Saturday, February 24, 2007
Tomorrow is Sunday, not a day of rest for a minister. I come to Sundays with a mixture of emotions often reflective of the week preceding. This week my seven year old grandson was sick and ended up in the hospital having surgery in Dallas (pretty scary!), my wife's mother had an incident that precipated conversations about assisted living, two families told me they were moving to another church (for various reasons), a young father with a big family had some tough chemotherapy, a good friend's mother died after a short bout with cancer, my wife's sister had knee replacement surgery...and it snowed.
But it's Saturday night. A time for reflection, a time for anticipation.
What do I have to say tomorrow that will matter to anyone who has been in any of the common situations I have described above? Why would anyone leave their world of confusion and crisis to come to church?
That's why I love Saturday nights because I know tomorrow IS Sunday.
And people will come--not everyone I wish would be there--but they will come. They will come to serve, to worship, to listen, to open their hearts to the Word of God.
And I will be there. Not alone, but with the Word of God which, midst all the events of the week, has been the steadying influence in my life. I humbly carry its truth into the pulpit, and even though there will be some who are skeptical--and probably a few naysayers--God's Word will go forth.
Maybe imperfectly, and, certainly, through a flawed mouth piece.
But Saturday night will have passed, Sunday morning will have come, and there will be new words of truth to embrace and new hope for another week.
Tuesday, February 20, 2007
Chris Cooper plays a conflicted character in this newly-released movie about a real life American spy who sold huge security secrets to the Soviet Union. We are shown a man of highly-developed family values and fervent religious principles. At the same time, his fascination with lurid pornography as well as his deliberate betrayal of his countrymen leading to their execution is revealed to us.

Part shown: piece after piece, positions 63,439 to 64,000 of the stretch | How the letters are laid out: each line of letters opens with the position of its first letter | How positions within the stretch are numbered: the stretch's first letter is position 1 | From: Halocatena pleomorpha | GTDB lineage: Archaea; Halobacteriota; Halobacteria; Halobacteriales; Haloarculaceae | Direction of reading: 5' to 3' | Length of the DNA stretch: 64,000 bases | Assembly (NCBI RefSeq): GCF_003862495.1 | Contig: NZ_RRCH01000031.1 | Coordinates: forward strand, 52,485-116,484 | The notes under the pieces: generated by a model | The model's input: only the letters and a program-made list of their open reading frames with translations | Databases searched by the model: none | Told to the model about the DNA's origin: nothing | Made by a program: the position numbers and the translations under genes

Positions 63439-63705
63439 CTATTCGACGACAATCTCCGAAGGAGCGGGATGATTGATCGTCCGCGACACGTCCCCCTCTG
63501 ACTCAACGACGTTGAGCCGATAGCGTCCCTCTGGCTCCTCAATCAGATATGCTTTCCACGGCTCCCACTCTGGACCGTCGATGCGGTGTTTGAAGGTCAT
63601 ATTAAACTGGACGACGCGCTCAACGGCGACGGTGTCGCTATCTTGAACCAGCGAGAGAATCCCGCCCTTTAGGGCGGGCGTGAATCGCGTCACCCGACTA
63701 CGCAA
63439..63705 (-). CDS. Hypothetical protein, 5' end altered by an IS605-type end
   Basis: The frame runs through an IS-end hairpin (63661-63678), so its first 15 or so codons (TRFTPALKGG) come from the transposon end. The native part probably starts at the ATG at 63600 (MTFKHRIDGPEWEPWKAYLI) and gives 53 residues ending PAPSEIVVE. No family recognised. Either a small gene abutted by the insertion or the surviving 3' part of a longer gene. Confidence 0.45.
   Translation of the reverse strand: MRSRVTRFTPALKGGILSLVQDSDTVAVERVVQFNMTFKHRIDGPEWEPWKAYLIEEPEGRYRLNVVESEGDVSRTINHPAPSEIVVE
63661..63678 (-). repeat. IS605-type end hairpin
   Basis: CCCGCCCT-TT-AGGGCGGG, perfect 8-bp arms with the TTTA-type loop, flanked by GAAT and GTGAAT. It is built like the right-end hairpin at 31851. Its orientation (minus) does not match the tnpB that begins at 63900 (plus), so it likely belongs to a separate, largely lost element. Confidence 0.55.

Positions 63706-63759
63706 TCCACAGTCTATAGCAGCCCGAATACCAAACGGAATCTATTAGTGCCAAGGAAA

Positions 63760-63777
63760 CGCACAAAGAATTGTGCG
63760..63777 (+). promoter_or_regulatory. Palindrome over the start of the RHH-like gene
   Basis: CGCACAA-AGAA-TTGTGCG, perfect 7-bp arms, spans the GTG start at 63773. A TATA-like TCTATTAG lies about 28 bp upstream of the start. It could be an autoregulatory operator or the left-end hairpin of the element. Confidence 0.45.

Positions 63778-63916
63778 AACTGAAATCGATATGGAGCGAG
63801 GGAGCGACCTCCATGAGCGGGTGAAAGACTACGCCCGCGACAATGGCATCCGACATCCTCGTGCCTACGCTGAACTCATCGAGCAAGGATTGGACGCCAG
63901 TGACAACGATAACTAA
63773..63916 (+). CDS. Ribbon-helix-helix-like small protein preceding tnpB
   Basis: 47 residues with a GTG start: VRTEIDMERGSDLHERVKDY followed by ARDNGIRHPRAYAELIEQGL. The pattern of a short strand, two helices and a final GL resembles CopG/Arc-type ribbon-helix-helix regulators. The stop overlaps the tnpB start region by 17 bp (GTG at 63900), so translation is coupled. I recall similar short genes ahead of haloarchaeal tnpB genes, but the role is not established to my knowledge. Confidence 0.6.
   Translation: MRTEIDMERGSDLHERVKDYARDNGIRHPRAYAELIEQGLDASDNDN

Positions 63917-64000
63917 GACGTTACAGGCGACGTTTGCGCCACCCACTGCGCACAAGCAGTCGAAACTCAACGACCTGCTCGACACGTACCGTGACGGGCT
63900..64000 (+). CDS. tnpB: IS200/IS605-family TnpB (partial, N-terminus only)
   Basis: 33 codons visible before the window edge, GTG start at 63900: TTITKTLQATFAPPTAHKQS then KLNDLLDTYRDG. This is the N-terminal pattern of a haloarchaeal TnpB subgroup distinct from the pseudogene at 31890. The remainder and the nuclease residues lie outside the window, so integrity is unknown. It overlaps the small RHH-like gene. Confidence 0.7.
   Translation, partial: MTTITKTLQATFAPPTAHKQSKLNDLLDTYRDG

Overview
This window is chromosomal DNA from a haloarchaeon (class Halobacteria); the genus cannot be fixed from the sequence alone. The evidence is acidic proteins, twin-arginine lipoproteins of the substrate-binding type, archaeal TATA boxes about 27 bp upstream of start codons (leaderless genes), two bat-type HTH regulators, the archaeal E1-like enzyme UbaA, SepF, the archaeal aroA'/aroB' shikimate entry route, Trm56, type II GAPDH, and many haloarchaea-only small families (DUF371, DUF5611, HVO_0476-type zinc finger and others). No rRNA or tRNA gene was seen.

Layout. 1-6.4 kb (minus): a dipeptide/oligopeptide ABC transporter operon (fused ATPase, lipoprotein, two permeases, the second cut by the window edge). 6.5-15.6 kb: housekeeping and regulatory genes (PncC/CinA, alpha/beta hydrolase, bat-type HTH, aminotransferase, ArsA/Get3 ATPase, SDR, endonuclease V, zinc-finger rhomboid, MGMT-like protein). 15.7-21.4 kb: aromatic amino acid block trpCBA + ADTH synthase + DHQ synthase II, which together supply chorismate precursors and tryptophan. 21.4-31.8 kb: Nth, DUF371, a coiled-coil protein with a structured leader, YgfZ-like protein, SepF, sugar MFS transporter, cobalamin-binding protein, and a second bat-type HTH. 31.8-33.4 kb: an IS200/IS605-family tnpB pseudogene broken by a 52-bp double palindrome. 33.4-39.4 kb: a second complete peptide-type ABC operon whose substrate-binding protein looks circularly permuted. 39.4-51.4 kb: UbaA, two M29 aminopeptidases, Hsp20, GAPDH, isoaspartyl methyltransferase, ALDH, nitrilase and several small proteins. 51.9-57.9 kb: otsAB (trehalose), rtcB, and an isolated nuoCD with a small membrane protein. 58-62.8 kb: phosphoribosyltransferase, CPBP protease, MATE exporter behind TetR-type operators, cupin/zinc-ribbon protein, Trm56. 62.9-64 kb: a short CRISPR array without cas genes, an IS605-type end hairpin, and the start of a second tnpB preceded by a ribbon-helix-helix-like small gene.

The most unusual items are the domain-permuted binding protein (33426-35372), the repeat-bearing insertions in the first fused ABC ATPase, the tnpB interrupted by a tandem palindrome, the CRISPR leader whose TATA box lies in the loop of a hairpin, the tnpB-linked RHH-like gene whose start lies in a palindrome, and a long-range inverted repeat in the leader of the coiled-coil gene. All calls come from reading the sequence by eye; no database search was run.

We are left to wonder what made Richard Hanssen do what he did? No answers are forthcoming in this vivid portral of a man who breaches the most basic of human ethics in his pursuit of subliminal political goals as well as the money he decries as unimportant.
The breach apparent to me is with his own conscience. It is so savagely-seared that he can peacefully co-exist with the innocent love of his grandchildren and the open-affirmation of his faith in God while at the same time navigating a course of eventual self-destruction.
There is a potential breach in all of us of what is good and right and ethical. It is fed and nurtured by our sinful and self-destructive nature. We cannot avert its inevitable destruction unless we submit to the voice of God and the wooing of the Holy Spirit calling us to true faith in God, the One who made us for so much more than what we often settle.
Friday, February 16, 2007
The church has offices in a building constructed in the 1870's and moved to our church property fifteen years ago. It is an old victorian house, and even with the building of new facilities, we decided to preserve our "quaint" office space here.
Recently, we determined we needed more office space so we have been in the process of rennovating the upstairs, where we can locate at leats four new office areas. What our limited budget allows for, primarily, is paint. I just came down from surveying the work and made these mental observations.
1. Paint covers a multitude of sins.
2. Paint does not cover all the history.
3. Paint only a temporary "fix".
The first impression upon walking upstairs is "Wow! This looks great!" And it does. There is a cleanness and a freshness to the space that is obvious.